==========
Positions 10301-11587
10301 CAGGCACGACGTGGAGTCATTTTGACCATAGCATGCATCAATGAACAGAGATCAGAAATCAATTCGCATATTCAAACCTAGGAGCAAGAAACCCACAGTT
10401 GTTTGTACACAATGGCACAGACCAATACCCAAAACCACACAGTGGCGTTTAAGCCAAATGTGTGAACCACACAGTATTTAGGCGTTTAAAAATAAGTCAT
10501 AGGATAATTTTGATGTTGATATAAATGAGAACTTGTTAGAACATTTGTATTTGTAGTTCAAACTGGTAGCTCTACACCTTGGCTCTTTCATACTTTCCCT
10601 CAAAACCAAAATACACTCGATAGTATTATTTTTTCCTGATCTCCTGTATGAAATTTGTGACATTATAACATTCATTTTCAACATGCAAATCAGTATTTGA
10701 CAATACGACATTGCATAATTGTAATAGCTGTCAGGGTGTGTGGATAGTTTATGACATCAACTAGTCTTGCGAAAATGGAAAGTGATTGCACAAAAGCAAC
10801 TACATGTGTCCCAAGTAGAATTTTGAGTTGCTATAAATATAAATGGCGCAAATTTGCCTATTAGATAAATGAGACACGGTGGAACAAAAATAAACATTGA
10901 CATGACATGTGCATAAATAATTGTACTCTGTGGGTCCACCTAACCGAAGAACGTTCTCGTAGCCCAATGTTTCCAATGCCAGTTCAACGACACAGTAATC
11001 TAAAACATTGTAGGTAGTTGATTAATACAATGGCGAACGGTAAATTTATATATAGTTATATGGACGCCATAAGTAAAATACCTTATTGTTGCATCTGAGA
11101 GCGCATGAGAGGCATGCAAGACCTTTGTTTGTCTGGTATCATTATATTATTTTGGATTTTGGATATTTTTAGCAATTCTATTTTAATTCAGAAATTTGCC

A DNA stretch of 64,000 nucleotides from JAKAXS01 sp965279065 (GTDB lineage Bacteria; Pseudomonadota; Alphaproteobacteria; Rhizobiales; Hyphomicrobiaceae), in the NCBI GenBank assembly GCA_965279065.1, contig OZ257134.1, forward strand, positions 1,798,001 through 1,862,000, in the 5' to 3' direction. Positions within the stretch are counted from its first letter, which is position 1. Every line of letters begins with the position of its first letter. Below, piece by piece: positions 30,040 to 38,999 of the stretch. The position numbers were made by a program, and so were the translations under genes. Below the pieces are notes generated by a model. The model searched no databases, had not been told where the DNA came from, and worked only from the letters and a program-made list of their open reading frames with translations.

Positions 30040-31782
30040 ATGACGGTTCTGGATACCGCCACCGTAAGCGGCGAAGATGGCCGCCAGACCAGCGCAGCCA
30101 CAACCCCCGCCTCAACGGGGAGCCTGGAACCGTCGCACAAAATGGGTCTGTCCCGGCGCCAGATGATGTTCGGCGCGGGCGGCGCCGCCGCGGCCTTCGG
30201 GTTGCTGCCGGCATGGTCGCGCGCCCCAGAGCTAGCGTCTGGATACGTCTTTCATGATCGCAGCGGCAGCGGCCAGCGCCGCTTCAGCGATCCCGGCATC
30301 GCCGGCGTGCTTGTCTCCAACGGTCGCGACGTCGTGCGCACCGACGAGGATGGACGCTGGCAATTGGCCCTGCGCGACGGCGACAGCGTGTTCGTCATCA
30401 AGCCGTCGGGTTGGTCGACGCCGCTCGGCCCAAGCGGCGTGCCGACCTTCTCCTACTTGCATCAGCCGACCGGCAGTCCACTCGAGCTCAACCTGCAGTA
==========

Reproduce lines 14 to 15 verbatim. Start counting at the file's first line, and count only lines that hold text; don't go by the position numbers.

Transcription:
30101 CAACCCCCGCCTCAACGGGGAGCCTGGAACCGTCGCACAAAATGGGTCTGTCCCGGCGCCAGATGATGTTCGGCGCGGGCGGCGCCGCCGCGGCCTTCGG
30201 GTTGCTGCCGGCATGGTCGCGCGCCCCAGAGCTAGCGTCTGGATACGTCTTTCATGATCGCAGCGGCAGCGGCCAGCGCCGCTTCAGCGATCCCGGCATC